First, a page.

The contact map of a protein with *N* amino acids is a symmetric *N* × *N* matrix *C*, with elements *C*
_{
ij
}defined as:

We define two amino acids as being in contact if the distance between their *C*
_{
α
}is less than a given threshold. For the definition of the PE we adopt a fixed 8 Å threshold, while in the contact map prediction stage we test 8 Å and 12 Å thresholds. Alternative definitions are possible, for instance based on different mutual *C*
_{
α
}distances (normally in the 7–12 Å range), or on *C*
_{
β
}-*C*
_{
β
}atom distances (normally 6.5–8 Å), or on the minimal distance between two atoms belonging to the side-chain or backbone of the two residues (commonly 4.5 Å).

Let λ(*C*) = {λ : *Cx* = λ*x*} be the spectrum of *C*,
_{λ} = {*x* : *Cx* = λ*x*} the corresponding eigenspace and
= max{λ ∈ λ(*C*)} the largest eigenvalue of *C*. The principal eigenvector of *C*,
, is the eigenvector corresponding to
.
can also be expressed as the argument which maximises the Rayleigh quotient:

Eigenvectors are usually normalised by requiring their norm to be 1, e.g. ||*x*||_{2} = 1 ∀*x* ∈
_{λ}. Since *C* is an adjacency (real, symmetric) matrix, its eigenvalues are real. Since it is a normal matrix (*A*
^{
H
}
*A* = *AA*
^{
H
}), its eigenvectors are orthogonal. Other basic properties can also be proven: the principal eigenvalue is positive; non-zero components of
have all the same sign [29]. Without loss of generality, we can assume they are positive, as in [18].

Ideally, prediction of the PE should be formulated as a sequential regression task in which each amino acid is mapped into its corresponding component of the PE. Here we consider two variations to the original problem. First, we model it as a classification task with multiple classes. Second, we predict the magnified eigenvector, i.e.
instead of
. Modelling regression problems as multi-class classifications is common practice, for instance in closely related tasks such as the prediction of protein solvent accessibility [26, 30, 31]. Predicting magnified eigenvector components has some advantages: by doing so we are simultaneously estimating the eigenvector components and the corresponding eigenvalue (as the norm of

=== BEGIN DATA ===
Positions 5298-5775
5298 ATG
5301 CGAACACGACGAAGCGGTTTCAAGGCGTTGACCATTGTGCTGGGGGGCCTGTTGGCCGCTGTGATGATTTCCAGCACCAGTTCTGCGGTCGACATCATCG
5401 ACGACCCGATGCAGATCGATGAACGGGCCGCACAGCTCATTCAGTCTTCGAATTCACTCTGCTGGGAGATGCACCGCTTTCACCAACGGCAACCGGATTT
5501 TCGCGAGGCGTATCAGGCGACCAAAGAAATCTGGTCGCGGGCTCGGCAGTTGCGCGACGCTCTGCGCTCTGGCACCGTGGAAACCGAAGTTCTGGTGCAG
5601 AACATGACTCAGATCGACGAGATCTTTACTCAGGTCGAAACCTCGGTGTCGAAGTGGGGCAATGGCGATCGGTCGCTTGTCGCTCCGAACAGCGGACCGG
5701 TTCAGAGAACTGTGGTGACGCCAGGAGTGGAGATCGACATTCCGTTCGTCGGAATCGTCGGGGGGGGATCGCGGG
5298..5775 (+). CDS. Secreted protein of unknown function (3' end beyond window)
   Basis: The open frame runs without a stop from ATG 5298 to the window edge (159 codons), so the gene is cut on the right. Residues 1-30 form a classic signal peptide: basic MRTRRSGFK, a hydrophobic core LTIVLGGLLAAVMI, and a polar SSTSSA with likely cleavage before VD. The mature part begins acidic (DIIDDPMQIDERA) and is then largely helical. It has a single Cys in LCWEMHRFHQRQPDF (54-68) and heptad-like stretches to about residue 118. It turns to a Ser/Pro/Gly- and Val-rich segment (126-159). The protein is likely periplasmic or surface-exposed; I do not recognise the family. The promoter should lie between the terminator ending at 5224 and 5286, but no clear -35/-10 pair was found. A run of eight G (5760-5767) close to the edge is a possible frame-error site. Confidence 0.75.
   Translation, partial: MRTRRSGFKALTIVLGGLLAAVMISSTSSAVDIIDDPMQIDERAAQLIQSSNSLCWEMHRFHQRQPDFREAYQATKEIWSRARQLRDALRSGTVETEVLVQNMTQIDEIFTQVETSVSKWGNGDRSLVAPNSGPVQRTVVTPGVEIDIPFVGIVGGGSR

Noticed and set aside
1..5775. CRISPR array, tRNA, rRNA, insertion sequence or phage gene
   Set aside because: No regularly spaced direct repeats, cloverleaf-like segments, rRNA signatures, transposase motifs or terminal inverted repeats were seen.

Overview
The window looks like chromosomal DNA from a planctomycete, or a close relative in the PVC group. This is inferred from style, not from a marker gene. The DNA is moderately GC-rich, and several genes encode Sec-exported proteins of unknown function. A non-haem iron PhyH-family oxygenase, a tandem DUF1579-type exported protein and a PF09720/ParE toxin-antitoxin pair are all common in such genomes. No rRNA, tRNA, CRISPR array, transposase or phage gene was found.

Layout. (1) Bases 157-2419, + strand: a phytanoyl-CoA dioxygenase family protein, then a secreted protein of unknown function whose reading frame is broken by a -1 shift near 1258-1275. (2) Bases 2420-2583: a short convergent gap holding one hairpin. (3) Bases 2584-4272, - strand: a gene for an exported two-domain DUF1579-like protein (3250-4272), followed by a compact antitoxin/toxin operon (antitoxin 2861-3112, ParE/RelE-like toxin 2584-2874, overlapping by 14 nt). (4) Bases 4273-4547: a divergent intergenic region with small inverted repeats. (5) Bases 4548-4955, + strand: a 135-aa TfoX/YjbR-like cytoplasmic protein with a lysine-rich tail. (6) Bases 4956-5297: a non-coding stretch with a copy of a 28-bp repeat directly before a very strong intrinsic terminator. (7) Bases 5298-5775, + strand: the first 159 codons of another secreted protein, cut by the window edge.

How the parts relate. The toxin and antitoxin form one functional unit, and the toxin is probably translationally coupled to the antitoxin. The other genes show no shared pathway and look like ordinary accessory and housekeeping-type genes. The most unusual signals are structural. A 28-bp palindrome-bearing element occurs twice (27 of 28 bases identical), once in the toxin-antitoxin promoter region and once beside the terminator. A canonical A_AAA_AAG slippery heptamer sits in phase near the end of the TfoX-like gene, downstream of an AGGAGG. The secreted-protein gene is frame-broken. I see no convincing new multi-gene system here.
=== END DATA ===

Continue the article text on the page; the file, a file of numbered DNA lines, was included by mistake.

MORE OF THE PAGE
is equal to 1); the main eigenvalue correlates well with the protein length (correlation of 0.62 on our training set), hence it is likely predictable. An estimate of the eigenvalue will in general be needed when attempting to predict contact maps from the PE, either by using an algorithm similar to the one in [18], or more in general by attempting to satisfy the constraint:

Formally, the PE prediction task consists in learning a mapping *f*(·) :
→
from the space
of labelled input sequences to the space
of labelled output sequences. In practice, we want to predict a sequence of labels *O* = (*o*
_{1}, ..., *o*
_{
N
}), for a given sequence of inputs *I* = (*i*
_{1}, ..., *i*
_{
N
}), where each *i*
_{
j
}∈ *I* is the input coding of the amino acid in position *j*. For PE prediction, we assume that there is a range *R* including all magnified eigenvector components, i.e. ∀*j*,
_{
j
}∈ *R*, and we divide the range *R* into a series of *m* disjoint intervals, i.e.
. We can represent each output label *o*
_{
j
}as belonging to an alphabet of *m* symbols, i.e. *o*
_{
j
}∈ Σ = {1, ..., *m*}, and *o*
_{
j
}corresponds to the class or interval *R*
_{
k
}in which the value of the *j*-th magnified eigenvector component falls: *o*
_{
j
}= *k* ⇔
_{
j
}∈ *R*
_{
k
}.

### Predictive architecture for the PE

To learn the mapping between our inputs
and outputs
we use a two-layered architecture composed of Bidirectional Recurrent Neural Networks (BRNN) [22] (also known as 1D-RNN, e.g. in [13]) of the same length as the amino acid sequence. Similarly to [21] we use BRNNs with *shortcut connections*. In these BRNNs, connections along the forward and backward hidden chains span more than 1-residue intervals, creating shorter paths between inputs and outputs. These networks take the form:

where
and
are forward and backward chains of hidden vectors with
. We parametrise the output update, forward update and backward update functions (respectively
^{(O)},
^{(F) }and
^{(B) }using three two-layered feed-forward neural networks. In our tests the input associated with the *j*-th residue *i*
_{
j
}contains amino acid information, secondary structure information, and hydrophobicity interaction values described in [20]. Amino acid information is obtained from multiple sequence alignments of the protein sequence to its homologues to leverage evolutionary information. Amino acids are coded as letters out of an alphabet of 25. Beside the 20 standard amino acids, B (aspartic acid or asparagine), U (selenocysteine), X (unknown), Z (glutamic acid or glutamine) and (gap) are considered. The input presented to the networks is the frequency of each of the 24 non-gap symbols, plus the overall frequency of gaps in each column of the alignment. I.e., if *n*